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Tuesday, August 18, 2009

HELP SHOULDN'T HURT

Posted By on Tue, Aug 18, 2009 at 3:20 PM

Last month I was approached by a beggar, and pointed him in the direction of one of our city’s homeless shelters. “Aww hell no!” he candidly replied. “They’ll tear you up in there, those places are more dangerous than the streets!”

Shelters serve no purpose if homeless people are afraid to enter them. Recently, with the help of shelters in Northeast Ohio, many of our cities homeless have organized to make the shelters safer.

The Homeless Congress is made up of two residents from every shelter in the area. The group started working in 2007 to develop a bill with 39 provisions to help improve the quality of shelters and the services they provide. The Congress dreams of a system in which every resident is supplied with a hygiene kit and clean linens, and is required to take courses on life skills like applying for jobs and setting up bank accounts, drug treatment and first aid. The goal would be for residents to have housing plans within two weeks.

Shelters would be required to have an infectious disease policy, teach their employees CPR, and, in larger shelters, provide a nurse on site 24 hours a day. Therapy would also be provided. The staff would be tasked with making sure children are enrolled in school within 24 hours of entering the shelter, and adolescents could not be moved to a new shelter when they became legal adults.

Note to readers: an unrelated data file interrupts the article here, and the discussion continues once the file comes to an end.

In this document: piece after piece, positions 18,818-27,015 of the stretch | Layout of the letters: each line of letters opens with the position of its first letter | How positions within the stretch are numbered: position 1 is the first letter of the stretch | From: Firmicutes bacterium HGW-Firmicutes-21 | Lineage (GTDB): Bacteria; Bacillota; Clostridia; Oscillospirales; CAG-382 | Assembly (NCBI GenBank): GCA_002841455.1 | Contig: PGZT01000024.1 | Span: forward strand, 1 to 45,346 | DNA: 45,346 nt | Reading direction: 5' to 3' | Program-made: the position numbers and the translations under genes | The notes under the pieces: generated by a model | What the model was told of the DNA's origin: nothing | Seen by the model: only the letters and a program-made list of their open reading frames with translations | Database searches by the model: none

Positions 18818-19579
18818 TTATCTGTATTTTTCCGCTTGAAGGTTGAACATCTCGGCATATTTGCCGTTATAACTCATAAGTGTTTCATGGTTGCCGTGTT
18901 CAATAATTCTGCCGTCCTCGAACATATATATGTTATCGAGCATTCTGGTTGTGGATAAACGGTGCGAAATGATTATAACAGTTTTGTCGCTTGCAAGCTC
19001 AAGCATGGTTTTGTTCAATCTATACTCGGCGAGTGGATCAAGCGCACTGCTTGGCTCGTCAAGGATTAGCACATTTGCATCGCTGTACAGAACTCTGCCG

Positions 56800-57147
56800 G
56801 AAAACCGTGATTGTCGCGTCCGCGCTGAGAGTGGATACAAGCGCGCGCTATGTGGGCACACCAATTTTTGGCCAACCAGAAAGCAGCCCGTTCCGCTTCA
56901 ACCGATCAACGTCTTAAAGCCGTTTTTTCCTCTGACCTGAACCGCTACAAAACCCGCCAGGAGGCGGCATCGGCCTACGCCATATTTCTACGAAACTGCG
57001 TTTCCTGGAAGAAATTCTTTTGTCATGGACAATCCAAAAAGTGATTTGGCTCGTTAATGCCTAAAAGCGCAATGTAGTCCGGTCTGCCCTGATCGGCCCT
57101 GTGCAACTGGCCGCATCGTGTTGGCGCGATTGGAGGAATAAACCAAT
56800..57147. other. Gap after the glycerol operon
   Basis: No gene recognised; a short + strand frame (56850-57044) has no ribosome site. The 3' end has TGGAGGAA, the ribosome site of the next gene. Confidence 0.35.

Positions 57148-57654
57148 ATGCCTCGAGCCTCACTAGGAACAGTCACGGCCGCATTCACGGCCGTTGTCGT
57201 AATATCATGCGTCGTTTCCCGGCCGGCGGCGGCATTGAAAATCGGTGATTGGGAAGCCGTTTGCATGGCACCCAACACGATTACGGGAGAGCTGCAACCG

The most important part of the plan is a push for a sort of ombudsman to advocate for the residents of shelters, and an agency tasked with handling shelter complaints by the homeless regarding staff and conditions.

But in the grand tradition of ambitious bills, it has made little progress since its introduction in 2007.

“I think that homeless issues are not a high priority for City Council,” writes Brian Davis, executive director of the Northeast Ohio Coalition for the Homeless, in an e-mail. “I also think that it is really hard to get homeless people organized on this issue. Half the homeless population is only homeless for 30 days or less. Then most people want to get out of this horrible situation and once they are housed never want to look back on this bad time in their life again.”

Davis points to a study by the Levin College at Cleveland State that estimates there are 4,800 homeless on our streets and in our shelters at any given time, and about 20,000 a year who go without a home for some time in Cuyahoga County.

For Davis, the Homeless Congress’s efforts are a key part of the solution, and his organization has been working to build political momentum for the bill. So far, they’ve managed to garner the support of a dozen candidates for city council, three of whom are incumbents. “We hope that because we can show that nearly 2,000 homeless people voted in the 2008 election that the City Council members will start to take this group seriously.” — Niklos Salontay

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